Tuesday, July 11, 2006

To CGM: The Dex

Serendipity and nagging finally paid off! If only I were talking about the lottery, but alas... Still, it's close enough to winning the jackpot: Jack is hooked up to the DexCom CGM! I have to give kudos to the DexCom rep who jumped through hoops to make this happen in a timely and cost-effective manner.

For insightful and detailed experiences recounted from the user's view, read Amy's and Matt's blogs. My observations after 1.5 weeks of living the The Dex:

5-minute interval data is good:

- I have a much better idea of what Jack's BG is doing. Because: (1) he keeps gleefully telling me every ten minutes (ok, so this can get old), (2) I can check for myself if he's asleep, and (3) we see trends. This last point is crucial. Is it increasing? Is it decreasing? Now we know! As Amy wrote in this month's Diabetes Forecast, we're watching a movie instead of only looking at snapshots.

- And yes (contrary to official recommendations), Jack's based his treatment on its data, and prevented countless highs and lows by:
* Reacting to The Dex's alarm when he exceeds his limits (80-160)
* Doing analysis of long-term trends (e.g. because he was consistently high at 4am and low at 8am/1pm/5pm, he's changed his basal insulin delivery around those times to great results)
* Monitoring in real time the effects of sleep, insulin, food, and time of day. It's much easier to adjust the regimen on-the-fly.

- It's easier to put things into perspective. Before The Dex, Jack became livid when his BG went far out of range (e.g. 350). But then we looked at this whole week's worth of data, and it only happened once. It absolutely helps to keep those spikes in perspective.

- Jack says he "loves it". I think he feels he has much better control, and that he isn't dealing with his diabetes with a blindfold on anymore.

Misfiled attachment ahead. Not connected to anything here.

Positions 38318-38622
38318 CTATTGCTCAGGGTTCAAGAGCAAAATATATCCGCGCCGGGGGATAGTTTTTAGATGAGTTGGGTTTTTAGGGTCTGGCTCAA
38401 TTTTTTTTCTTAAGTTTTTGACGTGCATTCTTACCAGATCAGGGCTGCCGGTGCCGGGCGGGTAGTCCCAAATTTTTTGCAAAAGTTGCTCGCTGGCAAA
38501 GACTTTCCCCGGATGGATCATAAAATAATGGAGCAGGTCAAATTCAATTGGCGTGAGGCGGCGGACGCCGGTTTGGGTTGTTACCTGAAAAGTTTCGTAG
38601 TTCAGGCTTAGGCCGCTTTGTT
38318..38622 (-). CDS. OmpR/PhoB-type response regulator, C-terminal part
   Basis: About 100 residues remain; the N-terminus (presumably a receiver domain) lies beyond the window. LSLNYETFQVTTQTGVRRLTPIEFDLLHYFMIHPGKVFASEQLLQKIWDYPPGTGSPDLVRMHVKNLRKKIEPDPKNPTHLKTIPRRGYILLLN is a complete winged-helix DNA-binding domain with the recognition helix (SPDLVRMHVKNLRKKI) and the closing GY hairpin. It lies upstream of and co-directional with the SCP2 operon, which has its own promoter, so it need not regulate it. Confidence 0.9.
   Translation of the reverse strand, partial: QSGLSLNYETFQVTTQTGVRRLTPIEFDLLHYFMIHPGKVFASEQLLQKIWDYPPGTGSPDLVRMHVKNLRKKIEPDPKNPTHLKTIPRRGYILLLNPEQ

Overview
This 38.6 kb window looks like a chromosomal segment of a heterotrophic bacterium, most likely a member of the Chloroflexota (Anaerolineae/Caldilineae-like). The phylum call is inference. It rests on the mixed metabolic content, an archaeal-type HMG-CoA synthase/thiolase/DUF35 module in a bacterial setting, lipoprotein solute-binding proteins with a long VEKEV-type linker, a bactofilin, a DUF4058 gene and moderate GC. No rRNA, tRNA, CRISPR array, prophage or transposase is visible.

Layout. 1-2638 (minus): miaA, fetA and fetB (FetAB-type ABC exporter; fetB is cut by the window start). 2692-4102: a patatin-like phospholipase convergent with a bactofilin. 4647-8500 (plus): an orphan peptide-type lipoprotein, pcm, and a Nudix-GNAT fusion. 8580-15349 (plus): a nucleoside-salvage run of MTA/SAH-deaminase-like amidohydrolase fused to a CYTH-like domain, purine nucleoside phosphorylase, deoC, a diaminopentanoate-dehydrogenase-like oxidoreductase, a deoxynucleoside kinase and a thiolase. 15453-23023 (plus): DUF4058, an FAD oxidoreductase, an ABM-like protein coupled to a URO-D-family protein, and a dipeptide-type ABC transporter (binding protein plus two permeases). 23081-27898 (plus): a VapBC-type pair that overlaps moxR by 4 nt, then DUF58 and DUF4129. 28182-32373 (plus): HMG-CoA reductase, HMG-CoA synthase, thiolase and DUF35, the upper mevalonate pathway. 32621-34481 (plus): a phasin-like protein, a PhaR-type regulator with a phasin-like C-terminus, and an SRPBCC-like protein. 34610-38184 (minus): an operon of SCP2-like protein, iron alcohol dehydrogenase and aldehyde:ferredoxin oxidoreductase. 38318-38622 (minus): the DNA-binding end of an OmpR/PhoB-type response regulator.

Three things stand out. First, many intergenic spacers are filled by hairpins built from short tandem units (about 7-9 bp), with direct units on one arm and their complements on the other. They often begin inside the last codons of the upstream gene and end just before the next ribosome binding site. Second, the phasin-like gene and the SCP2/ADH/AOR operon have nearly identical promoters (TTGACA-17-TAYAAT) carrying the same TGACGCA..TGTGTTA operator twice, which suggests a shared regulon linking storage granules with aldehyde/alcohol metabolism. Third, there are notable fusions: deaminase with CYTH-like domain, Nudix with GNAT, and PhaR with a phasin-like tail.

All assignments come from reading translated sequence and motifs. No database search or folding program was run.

- It's pretty fun to look at that line, especially when it's flat-lined around 100 for the past three hours!

5-minute interval data is bad:

- We've had a couple of bad nights when The Dex has vibrated and yelped several times during the night. Well I guess that's good because it helps with the BG treatment, but bad because I get no sleep (couple that with baby & toddler interruptions, and I'm looking at 1-hour sleep intervals). Also, Jack's such a heavy sleeper that The Dex wakes me up, and then I have to wake him up. Nevertheless, I'll take a few sleepless nights over BG readings of 230 or 39.

- Jack can get rather obsessive about the readings. Yesterday he was in the 50's before, during, and for 2 hours after dinner. For some reason, being able to see the unusual trend real-time really worried him. But I calmed him and it all resolved itself nicely (again, thanks to being able to see the trends).

- It's not going to keep the BG within range all the time. Because shit will happen. The BG will plummet and shoot up, despite the alarms, trending lines, and analyses. All we can hope is that it'll happen less often.

Could be improved:

- We have noted, as have others, some inaccuracies in the readings. But we've been lucky, I guess, because the differences in The Dex's readings and Jack's meter haven't been more than 20 points off. e.g. Yesterday The Dex's reading was 49, and his meter came in at 67. Is 20 points a lot? IMO, it's acceptable because it's coupled with the trending data.